Another advantage to manipulators is to divulge the plans piecemeal over a long period of time. This step-by-step revelation weakens those about-to-be-displaced property owners who would enlist the aid of their counterparts in other "planned" areas had the master plan been made public knowledge. Any chance to unite the opposition for defense against push-around tactics becomes slim as a consequence. Such secretive plans may be good tactics for the planner’s motives but morality or good business for the community may be another matter. In New Haven, Connecticut, "the hush-hush plans laid at City Hall called for relocating displaced businesses, but the planners were vague on the crucial details of when and where. Many of the merchants were middle-aged; how could they begin again? In desperation, they sued the city. An embattled jeweler, ordered to vacate a new building, carried his plea all the way to the State Supreme Court. In the end, the planners prevailed and the suits were lost or abandoned."4 One must ask why "railroading" tactics are used. The answer given undoubtedly will be that such methods are needed to prevent an uncooperative owner from blocking the city’s progress. The real answer may be more aptly stated as a strategy to catch probable opposition off guard.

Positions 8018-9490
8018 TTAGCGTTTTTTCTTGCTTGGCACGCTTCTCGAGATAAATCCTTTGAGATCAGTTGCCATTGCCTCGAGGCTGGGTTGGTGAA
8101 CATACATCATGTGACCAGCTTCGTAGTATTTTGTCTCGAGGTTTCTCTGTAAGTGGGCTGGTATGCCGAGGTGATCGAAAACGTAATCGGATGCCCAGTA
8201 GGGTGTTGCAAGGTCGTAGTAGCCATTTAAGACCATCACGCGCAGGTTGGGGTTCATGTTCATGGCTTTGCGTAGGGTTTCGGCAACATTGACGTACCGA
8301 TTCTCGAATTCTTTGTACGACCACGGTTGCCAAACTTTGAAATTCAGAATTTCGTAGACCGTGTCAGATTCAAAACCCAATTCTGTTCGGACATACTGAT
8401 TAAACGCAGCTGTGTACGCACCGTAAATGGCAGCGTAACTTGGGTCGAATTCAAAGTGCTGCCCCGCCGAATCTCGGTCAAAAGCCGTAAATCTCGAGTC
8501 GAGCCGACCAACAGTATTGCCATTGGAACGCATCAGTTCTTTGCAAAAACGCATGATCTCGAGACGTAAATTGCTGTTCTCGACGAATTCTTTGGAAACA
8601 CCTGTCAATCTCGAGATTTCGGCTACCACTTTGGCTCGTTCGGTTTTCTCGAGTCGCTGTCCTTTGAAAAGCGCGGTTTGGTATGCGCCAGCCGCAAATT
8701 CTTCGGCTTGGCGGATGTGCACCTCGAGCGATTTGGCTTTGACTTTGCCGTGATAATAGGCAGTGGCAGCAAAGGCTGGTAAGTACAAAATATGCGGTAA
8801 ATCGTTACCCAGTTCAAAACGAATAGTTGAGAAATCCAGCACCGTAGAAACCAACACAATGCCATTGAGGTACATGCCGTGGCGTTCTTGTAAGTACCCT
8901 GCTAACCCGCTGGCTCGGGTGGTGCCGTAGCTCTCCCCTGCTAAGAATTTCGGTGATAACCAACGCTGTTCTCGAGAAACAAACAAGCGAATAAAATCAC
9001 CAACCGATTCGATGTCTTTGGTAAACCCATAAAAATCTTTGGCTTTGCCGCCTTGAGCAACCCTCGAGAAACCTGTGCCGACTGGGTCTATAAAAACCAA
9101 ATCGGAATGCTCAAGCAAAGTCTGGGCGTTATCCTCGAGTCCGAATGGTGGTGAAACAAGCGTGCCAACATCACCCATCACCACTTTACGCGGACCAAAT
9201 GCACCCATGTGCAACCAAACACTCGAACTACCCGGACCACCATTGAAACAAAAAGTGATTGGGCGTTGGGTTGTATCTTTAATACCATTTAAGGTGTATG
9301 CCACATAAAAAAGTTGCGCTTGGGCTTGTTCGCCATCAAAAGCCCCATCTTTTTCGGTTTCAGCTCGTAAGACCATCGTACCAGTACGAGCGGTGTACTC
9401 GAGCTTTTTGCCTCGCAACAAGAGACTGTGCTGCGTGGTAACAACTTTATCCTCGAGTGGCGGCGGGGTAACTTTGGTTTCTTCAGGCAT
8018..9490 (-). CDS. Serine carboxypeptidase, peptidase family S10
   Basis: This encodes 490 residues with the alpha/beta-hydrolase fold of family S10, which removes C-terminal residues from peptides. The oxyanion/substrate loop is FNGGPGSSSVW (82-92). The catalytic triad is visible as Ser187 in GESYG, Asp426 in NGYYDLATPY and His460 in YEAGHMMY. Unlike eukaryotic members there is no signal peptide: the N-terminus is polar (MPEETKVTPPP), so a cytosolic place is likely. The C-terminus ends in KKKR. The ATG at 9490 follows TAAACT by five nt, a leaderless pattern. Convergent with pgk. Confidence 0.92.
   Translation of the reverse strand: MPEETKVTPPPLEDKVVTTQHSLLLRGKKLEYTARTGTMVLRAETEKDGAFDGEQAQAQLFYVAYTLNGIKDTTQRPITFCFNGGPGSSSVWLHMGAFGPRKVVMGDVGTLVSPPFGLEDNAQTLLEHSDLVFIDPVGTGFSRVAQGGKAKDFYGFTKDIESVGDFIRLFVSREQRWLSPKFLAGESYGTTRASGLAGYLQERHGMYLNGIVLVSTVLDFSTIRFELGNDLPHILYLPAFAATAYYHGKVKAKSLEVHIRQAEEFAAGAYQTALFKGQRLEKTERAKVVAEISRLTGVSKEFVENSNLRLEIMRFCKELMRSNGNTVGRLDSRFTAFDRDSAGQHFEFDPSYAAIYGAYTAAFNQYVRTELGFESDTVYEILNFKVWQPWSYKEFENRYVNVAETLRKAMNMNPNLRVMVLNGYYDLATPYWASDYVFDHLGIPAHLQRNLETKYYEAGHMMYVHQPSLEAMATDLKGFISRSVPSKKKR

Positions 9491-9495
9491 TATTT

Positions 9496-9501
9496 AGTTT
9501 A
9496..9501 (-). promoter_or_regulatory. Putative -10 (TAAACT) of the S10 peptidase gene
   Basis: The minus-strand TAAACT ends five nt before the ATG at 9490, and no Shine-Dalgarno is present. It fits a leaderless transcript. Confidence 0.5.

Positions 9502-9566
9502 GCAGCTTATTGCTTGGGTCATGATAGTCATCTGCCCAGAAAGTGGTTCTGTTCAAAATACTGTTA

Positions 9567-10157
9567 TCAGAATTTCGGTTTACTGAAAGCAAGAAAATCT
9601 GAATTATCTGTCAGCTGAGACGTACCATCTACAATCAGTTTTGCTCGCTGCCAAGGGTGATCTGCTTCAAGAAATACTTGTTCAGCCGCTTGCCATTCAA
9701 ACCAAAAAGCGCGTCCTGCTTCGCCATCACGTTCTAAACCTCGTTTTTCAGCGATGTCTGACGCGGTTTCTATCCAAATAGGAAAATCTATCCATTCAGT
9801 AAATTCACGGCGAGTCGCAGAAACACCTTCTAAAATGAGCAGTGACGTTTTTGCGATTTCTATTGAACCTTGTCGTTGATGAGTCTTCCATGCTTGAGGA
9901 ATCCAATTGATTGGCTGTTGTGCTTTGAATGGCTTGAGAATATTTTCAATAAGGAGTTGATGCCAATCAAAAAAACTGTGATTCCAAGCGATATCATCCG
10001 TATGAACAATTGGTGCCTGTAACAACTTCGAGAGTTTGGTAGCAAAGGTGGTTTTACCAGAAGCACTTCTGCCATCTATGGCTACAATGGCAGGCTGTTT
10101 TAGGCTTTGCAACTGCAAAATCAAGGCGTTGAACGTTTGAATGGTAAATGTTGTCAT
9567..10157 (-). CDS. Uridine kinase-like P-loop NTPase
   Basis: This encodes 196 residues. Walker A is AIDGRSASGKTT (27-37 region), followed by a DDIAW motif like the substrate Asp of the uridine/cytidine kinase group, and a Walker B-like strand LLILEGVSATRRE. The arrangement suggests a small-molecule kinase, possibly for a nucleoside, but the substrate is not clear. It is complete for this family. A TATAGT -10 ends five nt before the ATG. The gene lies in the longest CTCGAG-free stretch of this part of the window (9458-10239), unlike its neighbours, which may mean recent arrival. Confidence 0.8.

Rigging the Awards
Open invitations to bid to develop pieces of land leveled by urban renewal would seem to protect against favoritism, but not with this power-laden scheme. It is frequently stipulated that bids must include detailed site development suggestions or blueprints for the "betterment of the community." With this intangible measure, one can expect any kind of shenanigan:, Is the leveled land sold to the highest bidder? If it is not, then one may well wonder whether the successful bidder’s blueprint for development was truly superior or, instead, may have been the means to convey a reward for "cooperation" or in payment for "influence."
Sometimes the price is fixed in advance and the "bidding" is then confined to the judgment of which plan is considered best. In one large city, a company sold a piece of property to the urban renewal agency for several million dollars. Later, at a fixed price of 22 percent of the original price, the same company was the successful "bidder" to buy back the property among nearly twenty firms submitting architectural designs. A neat profit appears to have been made on the deal. Anticipating that the coincidence might be difficult to believe, "the urban renewal agency declared the judges had no knowledge… who had entered the winning design."